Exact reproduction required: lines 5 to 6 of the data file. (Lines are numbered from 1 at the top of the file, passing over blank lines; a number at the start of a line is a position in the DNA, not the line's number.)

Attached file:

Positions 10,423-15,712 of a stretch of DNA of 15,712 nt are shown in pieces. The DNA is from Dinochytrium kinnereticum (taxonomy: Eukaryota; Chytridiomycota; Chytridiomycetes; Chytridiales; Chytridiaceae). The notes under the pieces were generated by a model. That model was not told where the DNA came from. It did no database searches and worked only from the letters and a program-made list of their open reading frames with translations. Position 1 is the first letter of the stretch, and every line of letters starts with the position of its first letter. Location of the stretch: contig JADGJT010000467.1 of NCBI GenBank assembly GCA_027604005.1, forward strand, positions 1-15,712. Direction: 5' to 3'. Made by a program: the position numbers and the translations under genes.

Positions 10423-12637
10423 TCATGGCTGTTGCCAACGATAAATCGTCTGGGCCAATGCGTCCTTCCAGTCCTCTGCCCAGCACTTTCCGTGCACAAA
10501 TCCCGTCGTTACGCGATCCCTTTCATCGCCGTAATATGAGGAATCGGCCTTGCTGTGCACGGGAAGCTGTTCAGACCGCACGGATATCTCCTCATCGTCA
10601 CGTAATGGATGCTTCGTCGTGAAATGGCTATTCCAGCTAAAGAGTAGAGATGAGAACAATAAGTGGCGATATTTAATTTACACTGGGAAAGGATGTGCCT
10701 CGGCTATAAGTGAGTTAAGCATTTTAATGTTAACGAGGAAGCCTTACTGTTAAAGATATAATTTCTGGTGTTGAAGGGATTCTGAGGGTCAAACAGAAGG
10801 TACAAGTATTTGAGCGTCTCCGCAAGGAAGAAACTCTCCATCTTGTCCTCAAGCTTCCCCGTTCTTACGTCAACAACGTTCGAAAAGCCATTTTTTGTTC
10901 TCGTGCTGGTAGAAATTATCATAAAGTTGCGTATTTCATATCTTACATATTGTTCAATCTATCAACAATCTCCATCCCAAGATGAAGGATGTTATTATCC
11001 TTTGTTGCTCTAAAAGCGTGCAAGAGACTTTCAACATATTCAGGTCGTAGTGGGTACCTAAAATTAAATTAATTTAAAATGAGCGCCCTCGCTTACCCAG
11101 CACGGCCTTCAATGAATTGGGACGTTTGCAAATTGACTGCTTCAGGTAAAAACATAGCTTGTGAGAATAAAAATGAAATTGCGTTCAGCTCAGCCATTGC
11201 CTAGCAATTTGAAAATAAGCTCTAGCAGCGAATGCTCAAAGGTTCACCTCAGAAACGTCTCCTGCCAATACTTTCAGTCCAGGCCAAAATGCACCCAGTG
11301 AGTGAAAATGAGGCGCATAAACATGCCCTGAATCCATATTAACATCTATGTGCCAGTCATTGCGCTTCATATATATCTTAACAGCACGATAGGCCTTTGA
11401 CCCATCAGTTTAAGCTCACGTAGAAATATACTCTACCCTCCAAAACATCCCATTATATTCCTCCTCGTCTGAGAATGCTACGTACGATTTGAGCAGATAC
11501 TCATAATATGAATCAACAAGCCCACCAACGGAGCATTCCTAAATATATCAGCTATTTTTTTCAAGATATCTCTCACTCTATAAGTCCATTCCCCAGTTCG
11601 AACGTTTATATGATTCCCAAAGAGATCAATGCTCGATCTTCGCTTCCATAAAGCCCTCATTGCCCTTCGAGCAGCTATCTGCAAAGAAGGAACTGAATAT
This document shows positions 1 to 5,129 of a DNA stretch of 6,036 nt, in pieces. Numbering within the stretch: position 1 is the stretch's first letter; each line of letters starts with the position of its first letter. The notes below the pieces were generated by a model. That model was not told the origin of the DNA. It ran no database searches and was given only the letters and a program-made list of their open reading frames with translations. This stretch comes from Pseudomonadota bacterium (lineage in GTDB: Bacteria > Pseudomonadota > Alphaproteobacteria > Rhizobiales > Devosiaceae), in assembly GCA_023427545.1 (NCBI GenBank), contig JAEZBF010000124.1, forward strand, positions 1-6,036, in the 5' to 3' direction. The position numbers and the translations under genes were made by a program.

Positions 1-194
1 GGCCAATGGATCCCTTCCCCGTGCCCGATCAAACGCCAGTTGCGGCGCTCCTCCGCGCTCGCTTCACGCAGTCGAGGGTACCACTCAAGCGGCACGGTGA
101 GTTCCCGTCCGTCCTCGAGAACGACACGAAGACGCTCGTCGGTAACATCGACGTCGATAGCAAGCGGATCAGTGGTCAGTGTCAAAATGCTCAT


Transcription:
10601 CGTAATGGATGCTTCGTCGTGAAATGGCTATTCCAGCTAAAGAGTAGAGATGAGAACAATAAGTGGCGATATTTAATTTACACTGGGAAAGGATGTGCCT
10701 CGGCTATAAGTGAGTTAAGCATTTTAATGTTAACGAGGAAGCCTTACTGTTAAAGATATAATTTCTGGTGTTGAAGGGATTCTGAGGGTCAAACAGAAGG